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Today's News

  • GUEST OPINION — Fear: Clearly freedom’s most dangerous foe

    By GENE POLICINSKI

    First Amendment Center

    The Confederate battle flag is coming down in South Carolina, on store shelves and on license plates, and for most Americans, that’s just fine, even if we differ over its meaning.

    And therein is the real change.

  • Gallaher pleads guilty in Harvey case

    Eric Glenn Gallaher pleaded guilty Friday morning to voluntary manslaughter in the death of David Lee Harvey.

    Harvey died after being punched by Gallaher outside the Grill & Pub bar on July 23, 2011.

    Gallaher received a three-year sentence on the voluntary manslaughter charge and a six-year sentence in an unrelated drug case. The terms will run consecutive for a total sentence of nine years.

  • Resource officers get a workout
  • Grant money available for home repairs

    Low-income homeowners living in Kingston, Rockwood and the unincorporated areas of Roane County will have the opportunity to spruce up their homes, thanks to HOME grants awarded by the Tennessee Housing Development Agency.

    Each government entity will receive $250,000 toward repairs.

    “Anytime we can get a grant to help people rehab their homes, it’s good,” Kingston Mayor Tim Neal said. “It’s good for the city, and it’s good for the citizens.”

    The $750,000 total is the maximum THDA can allocate in one county.

  • Roane Imagination Library program expansion continues – thanks to help

    Roane Imagination Library continues to expand its reach, touching the lives of more Roane County children than ever.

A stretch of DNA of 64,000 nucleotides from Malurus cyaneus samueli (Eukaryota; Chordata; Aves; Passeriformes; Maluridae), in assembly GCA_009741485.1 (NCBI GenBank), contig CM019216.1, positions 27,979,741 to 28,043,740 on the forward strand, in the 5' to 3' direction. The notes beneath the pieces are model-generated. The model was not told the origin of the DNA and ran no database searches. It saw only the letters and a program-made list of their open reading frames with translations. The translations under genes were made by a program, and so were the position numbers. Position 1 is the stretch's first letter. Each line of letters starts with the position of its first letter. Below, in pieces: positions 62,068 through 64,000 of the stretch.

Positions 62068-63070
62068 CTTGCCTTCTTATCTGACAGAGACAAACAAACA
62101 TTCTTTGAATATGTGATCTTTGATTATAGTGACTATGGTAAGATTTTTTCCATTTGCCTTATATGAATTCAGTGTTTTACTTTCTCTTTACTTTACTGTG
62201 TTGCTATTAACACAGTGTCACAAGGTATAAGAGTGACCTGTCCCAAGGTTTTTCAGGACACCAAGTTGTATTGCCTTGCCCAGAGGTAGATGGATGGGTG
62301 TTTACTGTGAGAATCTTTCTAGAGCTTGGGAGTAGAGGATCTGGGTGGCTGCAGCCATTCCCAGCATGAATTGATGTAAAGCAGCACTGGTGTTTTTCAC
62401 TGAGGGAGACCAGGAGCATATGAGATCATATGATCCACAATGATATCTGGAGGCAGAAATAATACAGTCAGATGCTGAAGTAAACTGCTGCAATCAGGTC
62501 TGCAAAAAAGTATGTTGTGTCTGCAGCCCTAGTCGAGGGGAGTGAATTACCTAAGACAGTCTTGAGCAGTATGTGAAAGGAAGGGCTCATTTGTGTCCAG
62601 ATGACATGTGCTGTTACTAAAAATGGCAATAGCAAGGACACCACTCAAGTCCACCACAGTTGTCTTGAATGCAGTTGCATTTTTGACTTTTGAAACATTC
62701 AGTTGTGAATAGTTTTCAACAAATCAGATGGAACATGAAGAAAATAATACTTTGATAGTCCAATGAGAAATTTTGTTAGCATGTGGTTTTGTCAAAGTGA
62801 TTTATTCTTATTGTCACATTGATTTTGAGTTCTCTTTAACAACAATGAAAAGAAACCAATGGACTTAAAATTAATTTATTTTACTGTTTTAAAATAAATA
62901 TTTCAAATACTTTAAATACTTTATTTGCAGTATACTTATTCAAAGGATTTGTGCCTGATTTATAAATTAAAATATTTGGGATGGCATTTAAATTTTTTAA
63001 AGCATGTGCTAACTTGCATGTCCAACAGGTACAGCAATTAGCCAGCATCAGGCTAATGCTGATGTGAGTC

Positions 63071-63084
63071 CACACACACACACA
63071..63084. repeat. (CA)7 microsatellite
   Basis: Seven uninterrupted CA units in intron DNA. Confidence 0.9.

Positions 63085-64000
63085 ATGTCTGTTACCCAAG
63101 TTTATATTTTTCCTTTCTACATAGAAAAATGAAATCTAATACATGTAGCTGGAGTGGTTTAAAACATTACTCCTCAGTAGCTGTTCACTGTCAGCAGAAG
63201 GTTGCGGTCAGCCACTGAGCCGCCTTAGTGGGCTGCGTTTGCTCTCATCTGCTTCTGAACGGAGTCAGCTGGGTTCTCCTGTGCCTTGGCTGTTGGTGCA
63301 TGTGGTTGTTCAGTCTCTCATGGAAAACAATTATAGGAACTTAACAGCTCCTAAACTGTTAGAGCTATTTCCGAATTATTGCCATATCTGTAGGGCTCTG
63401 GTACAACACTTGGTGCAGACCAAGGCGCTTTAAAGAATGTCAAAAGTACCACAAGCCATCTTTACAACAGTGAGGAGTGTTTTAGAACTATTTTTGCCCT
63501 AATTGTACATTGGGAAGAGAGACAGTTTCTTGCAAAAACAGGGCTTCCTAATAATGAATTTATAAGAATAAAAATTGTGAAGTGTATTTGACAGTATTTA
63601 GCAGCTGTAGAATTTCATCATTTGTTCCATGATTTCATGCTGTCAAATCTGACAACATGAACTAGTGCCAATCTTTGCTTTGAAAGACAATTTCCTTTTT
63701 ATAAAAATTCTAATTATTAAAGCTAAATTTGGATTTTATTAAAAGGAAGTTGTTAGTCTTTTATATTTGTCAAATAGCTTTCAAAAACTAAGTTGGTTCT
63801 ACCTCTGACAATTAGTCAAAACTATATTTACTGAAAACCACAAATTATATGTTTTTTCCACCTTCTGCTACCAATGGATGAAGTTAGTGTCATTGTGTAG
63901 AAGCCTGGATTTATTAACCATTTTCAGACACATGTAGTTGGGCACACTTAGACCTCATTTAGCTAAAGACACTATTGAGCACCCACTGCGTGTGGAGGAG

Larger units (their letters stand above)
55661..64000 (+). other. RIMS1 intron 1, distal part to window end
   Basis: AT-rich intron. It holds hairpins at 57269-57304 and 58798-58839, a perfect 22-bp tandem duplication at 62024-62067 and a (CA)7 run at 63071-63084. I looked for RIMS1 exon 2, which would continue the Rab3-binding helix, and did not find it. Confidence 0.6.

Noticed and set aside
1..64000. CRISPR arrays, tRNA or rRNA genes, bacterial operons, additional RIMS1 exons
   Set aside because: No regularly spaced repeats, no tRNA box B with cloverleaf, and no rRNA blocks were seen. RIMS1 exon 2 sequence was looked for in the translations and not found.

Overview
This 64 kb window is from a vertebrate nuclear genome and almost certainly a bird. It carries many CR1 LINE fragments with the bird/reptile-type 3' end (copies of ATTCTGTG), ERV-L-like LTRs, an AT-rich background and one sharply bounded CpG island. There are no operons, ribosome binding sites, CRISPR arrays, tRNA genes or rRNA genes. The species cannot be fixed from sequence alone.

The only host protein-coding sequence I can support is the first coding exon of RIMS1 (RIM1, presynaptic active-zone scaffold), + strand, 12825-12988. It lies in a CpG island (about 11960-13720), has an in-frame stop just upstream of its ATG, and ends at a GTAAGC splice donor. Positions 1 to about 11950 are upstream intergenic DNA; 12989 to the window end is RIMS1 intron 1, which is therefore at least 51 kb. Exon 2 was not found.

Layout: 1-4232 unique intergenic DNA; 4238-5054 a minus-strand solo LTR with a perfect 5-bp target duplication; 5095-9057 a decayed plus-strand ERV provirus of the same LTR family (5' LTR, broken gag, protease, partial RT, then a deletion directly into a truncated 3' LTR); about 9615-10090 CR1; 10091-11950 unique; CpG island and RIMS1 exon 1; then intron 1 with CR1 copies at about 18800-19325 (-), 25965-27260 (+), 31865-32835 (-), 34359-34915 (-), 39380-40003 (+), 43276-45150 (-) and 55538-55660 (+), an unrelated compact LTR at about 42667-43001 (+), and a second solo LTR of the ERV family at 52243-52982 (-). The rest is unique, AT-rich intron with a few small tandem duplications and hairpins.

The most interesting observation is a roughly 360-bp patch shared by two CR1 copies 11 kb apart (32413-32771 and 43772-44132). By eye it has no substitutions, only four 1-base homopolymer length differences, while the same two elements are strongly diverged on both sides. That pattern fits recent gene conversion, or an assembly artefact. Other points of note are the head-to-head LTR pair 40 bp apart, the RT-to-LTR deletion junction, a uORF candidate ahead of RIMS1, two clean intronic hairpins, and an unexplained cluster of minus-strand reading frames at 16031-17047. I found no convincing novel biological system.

More than 1,950 books are being purchased and sent to Roane County children each month — a saturation rate of around 81 percent.

    Pro2Serve’s Barry Goss once again is donating $5,000 for a matching challenge grant for Roane Imagination Library’s annual campaign.

    Barry Stephenson of MCLinc has given $2,000 for matching funds as well.

  • Case dismissed for Kingston 911 abuser

    Dennis Lowery’s attempts to get a ride got him arrested, but that didn’t lead to a conviction.

    His criminal charge for making 911 calls in non-emergency situations was dismissed in Roane County General Sessions Court on Monday.

    “My understanding is that the defendant is addressing an underlying issue that might explain his conduct,” District Attorney General Russell Johnson said.

  • Pastor asking for help
  • A VIEW from LICK SKILLET: What did Emancipation Proclamation really do?

    We concluded last week’s column with this paragraph: We have begun to wonder just exactly where these personal purism campaigns will stop. Certainly George Washington couldn’t pass muster. He was a slave owner of some magnitude, and that, if nothing else, should get him out of our pantheon of heroes, and off the $1 bill. Of course the passionate personal purists would find fault with Mother Teresa and Saint Francis. But, as we said before, if they have their way, it will simplify the study of history; there won’t be any left.

  • New charges in starved child case

    Matthew and Amanda Dotson, the parents accused in the starvation death of their toddler son, face more legal trouble.

    Originally they were charged with one count of first-degree murder.

    However, the Roane County grand jury returned a superseding indictment against them last month. The Dotsons now face three counts of first-degree murder and two counts of aggravated child abuse in the case.

  • Learning to get in step